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New Image Sensor SPAD Can See In The Dark

SPAD image Technology

The Japanese camera specialist Canon has developed a new image sensor that is said to be able to “see in the dark”. Due to a greatly increased light sensitivity, the sensor chip should deliver usable images even in almost complete darkness.

As reported by the Japanese business service Nikkei Asia, Canon, together with some other Japanese companies such as Panasonic and Sony, wants to use a technology called “Single-Photon Avalanche Diode” (SPAD) to ensure that the new sensor “sees” significantly more than normal CMOS based camera sensors.

The system “amplifies” a single photon reaching the sensor into a large number of electrons so that objects can still be made visible even in an almost completely dark environment. It is primarily intended to be used in security cameras and sensors for autonomous vehicles.

Used Along With LIDAR Sensors

In the case of CMOS-based cameras, on the other hand, the signals are generated based on the photons that strike in a certain period of time. Canon’s SPAD sensor has a resolution of 3.2 sensor pixels and thus offers three times the resolution than Canon’s image sensors usually used in security cameras. The sensor can determine the time between the emission and the return of the light emitted by the camera in the range of less than a nanosecond so that the object detection should be more precise.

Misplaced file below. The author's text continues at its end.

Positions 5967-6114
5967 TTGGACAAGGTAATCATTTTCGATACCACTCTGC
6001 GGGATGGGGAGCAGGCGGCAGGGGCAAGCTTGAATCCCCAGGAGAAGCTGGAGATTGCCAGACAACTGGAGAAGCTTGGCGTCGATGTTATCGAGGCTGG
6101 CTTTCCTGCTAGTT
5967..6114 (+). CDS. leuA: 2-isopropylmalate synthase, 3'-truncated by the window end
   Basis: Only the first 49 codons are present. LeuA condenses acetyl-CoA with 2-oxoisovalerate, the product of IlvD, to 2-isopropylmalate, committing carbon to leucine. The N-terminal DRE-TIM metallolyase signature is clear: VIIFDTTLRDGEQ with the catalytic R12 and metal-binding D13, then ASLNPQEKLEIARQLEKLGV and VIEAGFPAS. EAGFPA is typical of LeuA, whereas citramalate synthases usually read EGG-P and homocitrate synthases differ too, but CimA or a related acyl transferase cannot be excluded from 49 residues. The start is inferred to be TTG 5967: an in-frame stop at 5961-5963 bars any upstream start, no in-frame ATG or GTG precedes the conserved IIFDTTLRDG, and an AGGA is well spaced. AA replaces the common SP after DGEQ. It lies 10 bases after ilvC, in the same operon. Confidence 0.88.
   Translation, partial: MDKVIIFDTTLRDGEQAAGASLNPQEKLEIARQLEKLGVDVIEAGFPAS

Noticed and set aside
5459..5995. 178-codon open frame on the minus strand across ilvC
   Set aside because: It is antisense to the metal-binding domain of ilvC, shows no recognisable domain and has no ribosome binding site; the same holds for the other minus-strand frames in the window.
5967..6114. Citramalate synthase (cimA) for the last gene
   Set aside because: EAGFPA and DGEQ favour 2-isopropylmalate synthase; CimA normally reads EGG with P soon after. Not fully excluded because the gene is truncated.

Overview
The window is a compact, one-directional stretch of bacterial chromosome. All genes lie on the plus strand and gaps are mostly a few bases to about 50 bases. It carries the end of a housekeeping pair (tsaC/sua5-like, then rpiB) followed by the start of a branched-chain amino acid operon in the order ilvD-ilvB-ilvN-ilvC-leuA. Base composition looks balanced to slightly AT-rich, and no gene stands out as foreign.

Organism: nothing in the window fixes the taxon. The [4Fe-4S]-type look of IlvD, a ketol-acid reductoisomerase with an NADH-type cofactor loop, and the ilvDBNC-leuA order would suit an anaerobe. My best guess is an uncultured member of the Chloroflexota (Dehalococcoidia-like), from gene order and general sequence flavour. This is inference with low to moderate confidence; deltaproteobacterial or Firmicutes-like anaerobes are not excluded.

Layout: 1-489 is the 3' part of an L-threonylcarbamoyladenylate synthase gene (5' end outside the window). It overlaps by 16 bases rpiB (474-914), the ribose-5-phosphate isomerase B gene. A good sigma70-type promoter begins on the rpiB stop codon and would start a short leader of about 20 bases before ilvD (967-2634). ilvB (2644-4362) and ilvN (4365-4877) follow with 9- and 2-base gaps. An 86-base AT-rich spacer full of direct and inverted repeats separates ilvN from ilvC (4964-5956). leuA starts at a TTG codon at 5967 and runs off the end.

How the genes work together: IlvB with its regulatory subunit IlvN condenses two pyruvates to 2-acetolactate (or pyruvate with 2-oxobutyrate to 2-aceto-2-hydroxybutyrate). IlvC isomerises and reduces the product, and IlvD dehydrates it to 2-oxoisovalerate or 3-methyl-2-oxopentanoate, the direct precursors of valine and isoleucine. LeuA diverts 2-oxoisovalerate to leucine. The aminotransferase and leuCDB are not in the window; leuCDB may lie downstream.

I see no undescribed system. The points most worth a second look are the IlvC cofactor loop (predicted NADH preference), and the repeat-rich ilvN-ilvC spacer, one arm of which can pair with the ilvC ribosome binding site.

With the previously used infrared-based night vision cameras, mostly only black and white images are generated, while normal, highly sensitive cameras are now able to deliver useful images in moonlight thanks to software support and large sensors. At the same time, however, the image noise increases sharply with decreasing brightness.

With Canon’s SPAD sensors one wants to detect objects with the help of measurement between the emission and the return of the light after reflection by the respective object. The SPAD technology is thus able to capture the space in three-dimensional form and is to be used in LIDAR sensors, among other things.

In addition to Canon, Panasonic and Sony have also developed SPAD sensors, with the two Japanese companies still working on increasing the number of pixels on their sensors or on preparing for mass production. Sony plans to deliver SPAD sensors for LIDAR systems as early as March 2022, while Canon for its part intends to introduce the first security cameras equipped with them by the end of 2022.